Since moving to La Cañada Flintridge nine years ago, Reg Green has started most mornings with a hike in the mountains above his home.
He frequents one particular trail that starts on a dirt road next to a Forest Service fire station off Angeles Crest Highway, a few minutes drive from his home. Locals come here at sunrise on weekdays to get in a run or bike ride before heading off to work.
Green, 84, usually stops at an overlook on the trail that offers views — on a clear day — of the downtown Los Angeles skyline and Catalina Island. One day while talking to Matt Davidson, another regular on the trail, he mused that it would be nice to have a bench at the spot where he usually turns around.
Davidson, who works at a local fire station, told Green that he would like to do something for him. A couple of weeks ago, Green got a surprise. He was coming around the corner of the trail, about to reach the familiar overlook, when he saw Davidson's gift: a glossy wooden bench facing the city below.
Green has become accustomed to acts of kindness from strangers.
In 1994, while vacationing in Italy with his family, Green's 7-year-old son, Nicholas, was shot and killed in an attempted robbery. Green and his wife, Maggie, decided to donate Nicholas' organs and corneas to Italian children. The response was wide-reaching.
Green and his family were living in Bodega Bay, a town in Northern California, at the time of the incident. Bruce Hasson, a San Francisco sculptor, built a memorial tower where he displayed bells that were created from melted firearms.
Green wrote a book about the experience in Italy called "The Nicholas Effect" and frequently gives talks promoting organ donation.
"When people hear his story, they want to do something about it," said Green. "It's been a heartwarming feeling of everyone wanting somehow to help."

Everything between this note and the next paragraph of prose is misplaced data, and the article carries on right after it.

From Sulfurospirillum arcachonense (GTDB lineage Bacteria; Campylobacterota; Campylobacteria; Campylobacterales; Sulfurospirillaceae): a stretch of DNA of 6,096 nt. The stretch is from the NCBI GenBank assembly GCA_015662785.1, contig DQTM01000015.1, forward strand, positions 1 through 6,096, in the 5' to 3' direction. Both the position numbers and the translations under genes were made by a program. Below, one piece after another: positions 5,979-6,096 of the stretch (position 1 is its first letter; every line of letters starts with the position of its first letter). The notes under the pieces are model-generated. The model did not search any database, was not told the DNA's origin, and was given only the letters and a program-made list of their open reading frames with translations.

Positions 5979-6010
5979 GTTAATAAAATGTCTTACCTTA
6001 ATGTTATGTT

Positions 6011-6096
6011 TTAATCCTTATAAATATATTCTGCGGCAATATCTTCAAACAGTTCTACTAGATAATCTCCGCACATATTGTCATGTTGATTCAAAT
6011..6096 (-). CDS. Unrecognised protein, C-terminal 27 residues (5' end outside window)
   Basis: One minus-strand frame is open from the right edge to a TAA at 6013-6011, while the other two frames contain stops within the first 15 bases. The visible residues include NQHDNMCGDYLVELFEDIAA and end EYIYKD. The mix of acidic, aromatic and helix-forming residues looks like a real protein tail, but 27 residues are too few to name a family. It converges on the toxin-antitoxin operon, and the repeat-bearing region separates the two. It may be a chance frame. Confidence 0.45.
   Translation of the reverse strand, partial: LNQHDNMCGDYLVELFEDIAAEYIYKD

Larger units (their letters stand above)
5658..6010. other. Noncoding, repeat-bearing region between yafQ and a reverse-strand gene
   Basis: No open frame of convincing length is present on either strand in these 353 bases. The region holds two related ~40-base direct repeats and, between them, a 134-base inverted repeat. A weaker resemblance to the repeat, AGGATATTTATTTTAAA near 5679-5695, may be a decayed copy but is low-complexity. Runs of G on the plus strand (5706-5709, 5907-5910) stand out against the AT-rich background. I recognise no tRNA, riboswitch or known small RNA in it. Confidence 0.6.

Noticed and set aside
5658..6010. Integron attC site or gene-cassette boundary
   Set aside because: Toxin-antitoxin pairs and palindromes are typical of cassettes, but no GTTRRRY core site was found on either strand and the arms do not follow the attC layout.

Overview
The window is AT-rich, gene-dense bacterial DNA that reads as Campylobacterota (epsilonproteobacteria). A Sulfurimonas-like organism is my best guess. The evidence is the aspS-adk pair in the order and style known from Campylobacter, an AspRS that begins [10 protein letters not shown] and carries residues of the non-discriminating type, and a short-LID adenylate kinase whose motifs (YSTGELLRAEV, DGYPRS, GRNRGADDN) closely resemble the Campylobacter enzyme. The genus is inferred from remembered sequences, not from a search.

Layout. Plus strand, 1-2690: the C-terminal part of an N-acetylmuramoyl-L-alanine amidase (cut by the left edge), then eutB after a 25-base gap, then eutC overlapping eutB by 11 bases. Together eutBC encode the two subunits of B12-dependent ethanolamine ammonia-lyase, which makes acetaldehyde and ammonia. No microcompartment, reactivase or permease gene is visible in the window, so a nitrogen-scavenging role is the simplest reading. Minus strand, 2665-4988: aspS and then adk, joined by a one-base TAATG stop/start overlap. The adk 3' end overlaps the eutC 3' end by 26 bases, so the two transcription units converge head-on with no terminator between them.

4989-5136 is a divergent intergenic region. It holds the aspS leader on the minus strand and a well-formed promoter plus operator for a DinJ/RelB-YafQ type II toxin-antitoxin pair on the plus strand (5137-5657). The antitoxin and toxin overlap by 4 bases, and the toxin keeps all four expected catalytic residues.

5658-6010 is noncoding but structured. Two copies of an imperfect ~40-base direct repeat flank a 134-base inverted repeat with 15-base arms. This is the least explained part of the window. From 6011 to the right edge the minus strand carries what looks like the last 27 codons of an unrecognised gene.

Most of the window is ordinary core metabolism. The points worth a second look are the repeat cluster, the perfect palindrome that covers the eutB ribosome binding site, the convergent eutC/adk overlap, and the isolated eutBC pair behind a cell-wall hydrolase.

Last year, a Los Angeles artist who created cutouts of famous cowboys to look over the mountains above the Glendale (2) Freeway, heard Green's story. The artist, who goes by the name Justin, removed the pistol from his life-sized Clint Eastwood piece and placed a real bell in the figure's right hand. On the back of the piece, he adhered a note encouraging people to ring the bell and learn about Nicholas' story. But weeks later, it was mysteriously removed. With the bench, Green has a new local tribute to visit.
Davidson, 29, said he was affected by Nicholas' story and wanted to do something for the family. After refurbishing an old, rundown bench Davidson found, a team of firefighters loaded it into a truck and drove it to the top of the peak.
"I think he was definitely a little surprised," said Davidson. "He is a nice guy and deserves something for such a tragedy."
On a recent morning, Green climbed up the trail, stopping to greet cyclists who were making their way down. When he got to the bench, he stood behind it, soaking in the view. Then he took a seat.
He usually stays at the overlook for only a few minutes before heading back home, he said. "Now that the bench is up, I may stay a bit longer."